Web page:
And the Winner Is …

by Irene Gorbahn

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    The car Derek won turned out to be far beyond his expectations. But the way he used it turned out to be far beyond the expectations people had of Derek.

    “Let’s enter,” Kristy urged her twin brother Derek. So after school they did.

    As an incentive to keep the youth out of trouble and off the streets on traditionally mischief-filled Halloween night, community merchants had donated a good used car as a prize for the one teenager contacted and found home before midnight.

    Not much was mentioned of the contest or the twins silent dreams until supper time October 31st, when Kristy expressed her distinct confidence and anticipation. A strong hunch that she would be the winner left her expectant all evening while at the door she met one “trick-or-treater” after another. Derek attended volleyball practice, returning home exhausted. By 10:30 he was fast asleep.

    Soon treats were depleted, porch lights extinguished, and younger brothers and sisters retired with mild stomach aches from overindulgence. Even Kristy relented and went to bed. Only Mother was still reading when at 11:45 the shrill ring of the telephone sent her flying in response. “This is radio station KPCS wishing to speak with … Derek,” she was told. As if by prearrangement the entire household flared alive. Father switched on the radio to listen in on the conversation. Several youngsters squealed into Derek’s bedroom, dragging their groggy brother to the downstairs extension phone. Suddenly realizing the implication of this late disturbance, he became fully alert. Incredulous as it seemed, his brain registered the fact that he had won the coveted automobile. Hundreds of teenagers must have put in their names. Yet he would be the one to drive home the prize the very next afternoon. Nothing this exciting had ever happened to him before.

    Understandably, the family had trouble settling down. Finally, having drifted off to dreamland, Derek visualized himself on gleaming hubcapped “wheels,” gliding noiselessly through throngs of cheering friends. Later he found himself whizzing breathlessly past open spaces in a fire-red machine, and before waking to reality, he was the one roaring down main street in a fabulous convertible, accompanied by several of the most gorgeous girls he had ever seen—the envy of all his peers.

    Indeed, the next day Derek was the center of attraction when word of his good fortune spread at seminary and at school. “What kind of a car is it?” he was asked repeatedly. No one knew. Some speculated on a late model; others, less optimistic, suspected an old “clunker.” But when at last classes had finished Derek was to find out.

    The vehicle his eyes beheld proved to be beyond his expectations, much nicer than those owned by anyone in his circle of friends. That purring beauty was his, all his. Was he ever going to have a ball!

    Delighted and proud he was greeted by his equally pleased family, all assembled on the front lawn. Neighbors soon joined them. Each was given a ride. Definitely this was Derek’s finest hour. Soon the dealer’s license plate had to be returned. Well, tomorrow insurance matters could be worked out.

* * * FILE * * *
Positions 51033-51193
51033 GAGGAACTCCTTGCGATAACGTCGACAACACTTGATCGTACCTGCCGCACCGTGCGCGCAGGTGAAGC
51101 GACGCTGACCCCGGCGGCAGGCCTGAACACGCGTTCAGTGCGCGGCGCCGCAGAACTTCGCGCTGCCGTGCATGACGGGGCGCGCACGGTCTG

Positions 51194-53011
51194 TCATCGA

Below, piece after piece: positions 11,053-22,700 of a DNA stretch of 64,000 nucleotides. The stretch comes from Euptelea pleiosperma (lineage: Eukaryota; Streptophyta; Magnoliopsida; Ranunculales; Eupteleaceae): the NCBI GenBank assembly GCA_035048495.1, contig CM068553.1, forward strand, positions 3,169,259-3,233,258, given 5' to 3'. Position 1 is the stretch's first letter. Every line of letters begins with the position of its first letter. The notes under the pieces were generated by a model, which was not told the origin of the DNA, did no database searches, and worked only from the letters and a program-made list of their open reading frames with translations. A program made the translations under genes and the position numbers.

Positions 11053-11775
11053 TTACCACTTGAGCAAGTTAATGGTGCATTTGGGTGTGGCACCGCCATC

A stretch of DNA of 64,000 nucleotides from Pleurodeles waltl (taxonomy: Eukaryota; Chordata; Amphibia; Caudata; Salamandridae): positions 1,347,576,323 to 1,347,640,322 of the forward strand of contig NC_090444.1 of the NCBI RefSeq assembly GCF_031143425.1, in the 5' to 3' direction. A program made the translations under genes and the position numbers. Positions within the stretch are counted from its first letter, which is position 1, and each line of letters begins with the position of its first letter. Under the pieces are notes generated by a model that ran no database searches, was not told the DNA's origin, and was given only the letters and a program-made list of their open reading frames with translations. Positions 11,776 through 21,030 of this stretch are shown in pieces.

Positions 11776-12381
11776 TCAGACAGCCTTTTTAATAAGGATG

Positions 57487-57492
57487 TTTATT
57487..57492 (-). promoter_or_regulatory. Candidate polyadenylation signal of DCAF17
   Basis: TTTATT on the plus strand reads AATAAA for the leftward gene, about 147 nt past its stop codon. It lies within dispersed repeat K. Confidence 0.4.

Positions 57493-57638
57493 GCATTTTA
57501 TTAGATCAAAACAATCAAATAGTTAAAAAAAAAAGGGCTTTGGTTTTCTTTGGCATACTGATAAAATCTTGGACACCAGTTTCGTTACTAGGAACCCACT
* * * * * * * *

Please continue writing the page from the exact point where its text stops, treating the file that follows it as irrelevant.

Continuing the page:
The subject did come up and was thoroughly considered and discussed with earnest efforts made to help Derek’s car get on the road. Yet it simply could not be done. The painful truth was that funds had been extremely limited with one brother in the mission field, another due to leave and depending on family assistance. Even Derek, a senior in high school, had been forced to drop out of basketball because he was unable to afford the tournament travel expenses. Scraping up nearly $400 for licensing and insurance was impossible under the circumstances.

    So there stood the apple of Derek’s eye, evoking a pronounced pounding of his heart every time he glanced at it and extracting each spare minute of his time with polishing and sprucing it up to top performance. Particular care was lavished on achieving the finest reproduction from its stereo system. How he yearned to drive it!

    Still, hope prevailed. Perhaps an after-school and Saturday job was the solution. Unfortunately, scores of jobless hopefuls saturated the market. Weeks of filling out applications, interviews, and callbacks produced no results.

    One blustery December day Derek noticed a vaguely familiar figure stomping through the deep snow. Seconds later he recognized it as belonging to Sister Taylor. Her family had been experiencing incredible hardships. First, their business had gone bankrupt. Then they had lost their home, recently also their car.

    Ever so subtly and ever so quietly a thought began creeping into Derek’s subconscious mind. On reaching awareness, he tried desperately to push it out. However, once conceived, it would not be suppressed. No matter how hard he fought the impulse, gradually a plan took shape, one which caused him to alternate between gladness and sadness. And so, at first reluctantly, but soon with stern determination, the young man made a difficult and noble decision.

    Christmas Sunday at priesthood meeting someone mentioned, “Did I see Brother Taylor driving your car today, Derek?” “I sold it to him,” was the reply.

    This prompted several priests into simultaneously responding, “But they have no money.”

    “They had enough,” answered Derek with a wistful grin. Audible only to himself he added, “They had one dollar.”

    Illustrated by Rob Magiera